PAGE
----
We developed this blog to provide golf course maintenance information to our members. From projects, small and large, to updates on course conditions, we want to provide as much information as possible. Although we hope this blog answers all of the pertinent questions regarding our operation, we always welcome more personalized dialogue. If you have questions beyond the information found on this blog, feel free to contact our golf course superintendent, Trevor Hedgepeth.



Friday, March 27, 2015

Spring Aeration 2015

Each March we perform our annual spring aeration to the golf course. Aeration is important to growing and maintaining sustainable turf because the process: reduces thatch; improves infiltration rates; increases porosity; alleviates compaction and firms up our surfaces. Without an aggressive aeration program, turf grass would be very difficult to manage throughout the heat and humidity of summer. Although a 14-day disruption to play, aeration is a "necessary evil" in providing championship conditions throughout the growing season.

In this blog post, we will walk you through our typical spring aeration... step by step.

  • Verti-cut the surfaces at a depth of .100" 

  •  Deep tine at a depth of 7" with 1/2" solid tines on 2"x 2" spacing 

  • Dry-ject the greens to a depth of 2.5" (for an explanation of dry-ject click here)
  • Core aerate with 1/2" hollow tines on 1.5" x 1.5" spacing
  • Remove cores and blow off greens 
  • Apply top dressing sand at a rate of 700 lbs. per 1000 square feet 
  • Drag sand with a sweep n' fill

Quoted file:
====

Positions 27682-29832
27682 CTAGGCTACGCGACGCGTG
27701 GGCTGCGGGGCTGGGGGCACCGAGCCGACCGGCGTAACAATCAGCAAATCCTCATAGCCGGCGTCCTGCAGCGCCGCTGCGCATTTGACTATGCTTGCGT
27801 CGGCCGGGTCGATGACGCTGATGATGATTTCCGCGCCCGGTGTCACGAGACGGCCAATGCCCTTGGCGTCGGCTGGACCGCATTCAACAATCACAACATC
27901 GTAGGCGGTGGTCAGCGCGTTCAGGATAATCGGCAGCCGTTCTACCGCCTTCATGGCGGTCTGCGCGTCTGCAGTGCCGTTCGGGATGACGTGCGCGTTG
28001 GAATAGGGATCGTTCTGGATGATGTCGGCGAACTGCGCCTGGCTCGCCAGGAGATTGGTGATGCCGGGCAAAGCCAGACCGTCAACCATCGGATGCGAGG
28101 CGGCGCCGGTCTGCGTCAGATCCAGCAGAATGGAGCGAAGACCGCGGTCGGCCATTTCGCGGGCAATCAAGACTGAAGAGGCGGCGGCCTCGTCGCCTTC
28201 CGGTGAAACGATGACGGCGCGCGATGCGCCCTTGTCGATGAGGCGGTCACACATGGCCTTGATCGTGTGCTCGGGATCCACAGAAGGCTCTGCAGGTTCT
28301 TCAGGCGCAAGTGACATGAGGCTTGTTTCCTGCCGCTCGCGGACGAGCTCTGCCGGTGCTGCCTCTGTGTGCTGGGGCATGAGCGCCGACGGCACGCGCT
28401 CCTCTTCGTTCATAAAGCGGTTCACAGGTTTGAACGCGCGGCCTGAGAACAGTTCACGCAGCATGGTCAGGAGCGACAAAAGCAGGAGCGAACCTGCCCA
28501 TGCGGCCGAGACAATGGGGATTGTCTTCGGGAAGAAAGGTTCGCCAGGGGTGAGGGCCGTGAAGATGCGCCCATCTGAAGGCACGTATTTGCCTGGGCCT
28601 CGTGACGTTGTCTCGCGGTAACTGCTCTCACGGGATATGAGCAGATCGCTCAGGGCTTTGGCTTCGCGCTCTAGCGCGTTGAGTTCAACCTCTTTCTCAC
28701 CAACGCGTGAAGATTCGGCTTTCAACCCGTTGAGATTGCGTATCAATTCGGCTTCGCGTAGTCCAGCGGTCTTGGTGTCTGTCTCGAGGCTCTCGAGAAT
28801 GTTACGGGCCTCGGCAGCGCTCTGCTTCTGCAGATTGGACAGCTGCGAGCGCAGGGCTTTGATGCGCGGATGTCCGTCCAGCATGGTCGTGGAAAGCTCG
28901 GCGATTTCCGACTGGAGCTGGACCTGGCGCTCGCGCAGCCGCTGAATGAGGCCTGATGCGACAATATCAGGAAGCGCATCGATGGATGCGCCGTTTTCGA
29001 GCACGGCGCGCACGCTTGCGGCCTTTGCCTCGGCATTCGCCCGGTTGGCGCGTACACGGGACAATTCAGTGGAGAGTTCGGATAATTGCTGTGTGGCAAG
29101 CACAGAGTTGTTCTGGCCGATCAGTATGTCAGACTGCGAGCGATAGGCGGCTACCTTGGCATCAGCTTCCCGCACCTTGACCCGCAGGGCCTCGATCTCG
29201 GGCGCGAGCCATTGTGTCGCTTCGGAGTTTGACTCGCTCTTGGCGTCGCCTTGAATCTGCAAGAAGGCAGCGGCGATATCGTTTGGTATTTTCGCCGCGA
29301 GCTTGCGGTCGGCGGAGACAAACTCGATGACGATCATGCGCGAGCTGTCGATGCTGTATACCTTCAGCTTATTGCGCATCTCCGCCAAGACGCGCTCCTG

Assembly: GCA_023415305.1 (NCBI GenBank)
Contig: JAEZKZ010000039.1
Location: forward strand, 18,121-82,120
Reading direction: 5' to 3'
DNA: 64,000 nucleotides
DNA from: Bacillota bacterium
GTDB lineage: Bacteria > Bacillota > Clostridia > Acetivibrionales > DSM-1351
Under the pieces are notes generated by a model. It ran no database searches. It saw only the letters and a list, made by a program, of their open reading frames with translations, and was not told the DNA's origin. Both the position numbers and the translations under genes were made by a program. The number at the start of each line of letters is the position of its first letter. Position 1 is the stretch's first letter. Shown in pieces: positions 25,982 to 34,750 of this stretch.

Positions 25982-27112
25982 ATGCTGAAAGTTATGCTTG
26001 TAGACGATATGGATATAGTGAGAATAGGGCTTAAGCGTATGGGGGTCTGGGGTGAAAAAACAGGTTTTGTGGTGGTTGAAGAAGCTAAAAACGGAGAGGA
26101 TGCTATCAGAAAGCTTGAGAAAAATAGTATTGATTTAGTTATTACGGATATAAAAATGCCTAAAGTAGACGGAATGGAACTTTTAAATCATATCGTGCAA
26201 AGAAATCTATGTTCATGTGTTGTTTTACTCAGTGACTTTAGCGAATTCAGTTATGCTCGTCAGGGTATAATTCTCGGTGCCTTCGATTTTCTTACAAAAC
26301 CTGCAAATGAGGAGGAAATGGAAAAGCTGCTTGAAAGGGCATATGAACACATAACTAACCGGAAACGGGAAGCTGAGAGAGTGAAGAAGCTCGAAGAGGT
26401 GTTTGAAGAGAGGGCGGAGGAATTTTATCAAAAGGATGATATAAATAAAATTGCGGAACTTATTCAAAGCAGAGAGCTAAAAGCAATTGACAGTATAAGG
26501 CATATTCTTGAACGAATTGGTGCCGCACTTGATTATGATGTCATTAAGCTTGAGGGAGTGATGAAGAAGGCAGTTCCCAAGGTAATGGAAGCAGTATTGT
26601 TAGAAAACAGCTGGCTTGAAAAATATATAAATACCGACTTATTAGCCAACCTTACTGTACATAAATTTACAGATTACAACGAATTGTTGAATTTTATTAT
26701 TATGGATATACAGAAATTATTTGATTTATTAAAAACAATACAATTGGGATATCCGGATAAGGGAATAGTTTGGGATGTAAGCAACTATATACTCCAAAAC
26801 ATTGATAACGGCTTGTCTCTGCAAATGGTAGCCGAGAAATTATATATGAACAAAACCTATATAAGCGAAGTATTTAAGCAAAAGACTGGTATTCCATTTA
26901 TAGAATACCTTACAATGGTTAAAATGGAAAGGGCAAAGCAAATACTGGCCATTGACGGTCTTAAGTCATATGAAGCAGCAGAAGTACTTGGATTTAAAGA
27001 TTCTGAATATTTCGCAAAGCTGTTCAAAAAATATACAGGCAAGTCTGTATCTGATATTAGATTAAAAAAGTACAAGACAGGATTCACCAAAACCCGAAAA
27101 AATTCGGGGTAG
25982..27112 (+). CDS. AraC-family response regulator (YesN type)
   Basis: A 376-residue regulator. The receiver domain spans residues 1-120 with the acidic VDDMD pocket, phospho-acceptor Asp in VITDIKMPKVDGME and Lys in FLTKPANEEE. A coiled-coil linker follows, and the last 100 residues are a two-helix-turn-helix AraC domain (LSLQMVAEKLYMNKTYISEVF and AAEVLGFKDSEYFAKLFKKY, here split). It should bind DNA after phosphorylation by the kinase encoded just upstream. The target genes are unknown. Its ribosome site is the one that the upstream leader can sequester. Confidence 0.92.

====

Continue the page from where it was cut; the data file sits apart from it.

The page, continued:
• Blow and brush sandy excess 
  • Roll greens with a 1-ton asphalt roller 
  • Amend greens with fertilizer based on our soil tests 
  • Water in amendments 
  • Roll greens with our DMI Speed Rollers 
  • Mow greens with no buckets on the final afternoon prior to re-opening 

Tees and Approaches 
  • Vert-cut with our Weidemen Super 600 to a depth of .75" 
  • Drag and blow clippings from the vertical mowing 
  • Solid tine to a depth of 3" on 2" x 2" centers with 5/8" tines
  • Apply top dressing sand at a rate of 700 lbs. per 1000 square feet
  • Drag sand with a sweep n' fill 
  • Blow and brush sandy excess 
  • Edge and replace tee plaques 
  • Roll with our DMI Speed Rollers 
  • Amend with fertilizer based on our soil tests

  • Deep tine fairways to a depth of 6" in two directions 
  • Vert--cut fairways on 1" spacing to a depth of 1/2" 
  • Core aerate fairways with 1/2" tines on 2" x 2" spacing 

  • Drag cores with drag mats 
  • Blow cores towards the center of the fairways
  • Vacuum cores with our Stec machine 
  • Apply top-dressing sand at a rate of 500 lbs. per 1000 square feet 

  • Drag sand with our sweep n' fills 
  • Final blow on fairways 
  • Apply gypsum at 15#'s per 1000 square feet 
  • Drag in gypsum with a steel mat 
Roughs and Intermediate Cuts 
  • Core aerify roughs with 3/4" tines to a depth of 1" on 3" x 3" spacing 
  • Drag roughs with a harrow-tine 
  • Apply gypsum at 15#'s per 1000 square feet
  • Drag in gypsum with a steel mat 

So, this gives everyone a nice summary of our process. In terms of time-lines, days 1-5 are used for the aeration/topdressing/amending processes. Days 6-7 are used to tweak any areas that we missed and clean-up the golf course. Day 8 is used to re-set all play supplies and conduct a final inspection of the course. After re-opening, we use the first week to mow-off excess sand and debris while re-setting all of our mower lines. Although it is tempting to aggressively roll and mow the greens once re-opened, we choose to slowly ramp up our intensity. One of the worst things that we can do directly after re-opening is to press the grass tissue against all of the sand that has yet to be worked below the canopy line. This potential abrasion can counter-act the strides we make during the aeration process. Our goal is that by week 2, (April 6th) we are aggressively maintaining the surfaces in preparation for our Opening Day Celebration and Master's Week.

We hope this blog helped to explain our spring aeration practice. Although a disruption to play, it is a necessary operation for our course. We cannot wait to get passed the clean-up so that we can offer championship conditions on a regular basis.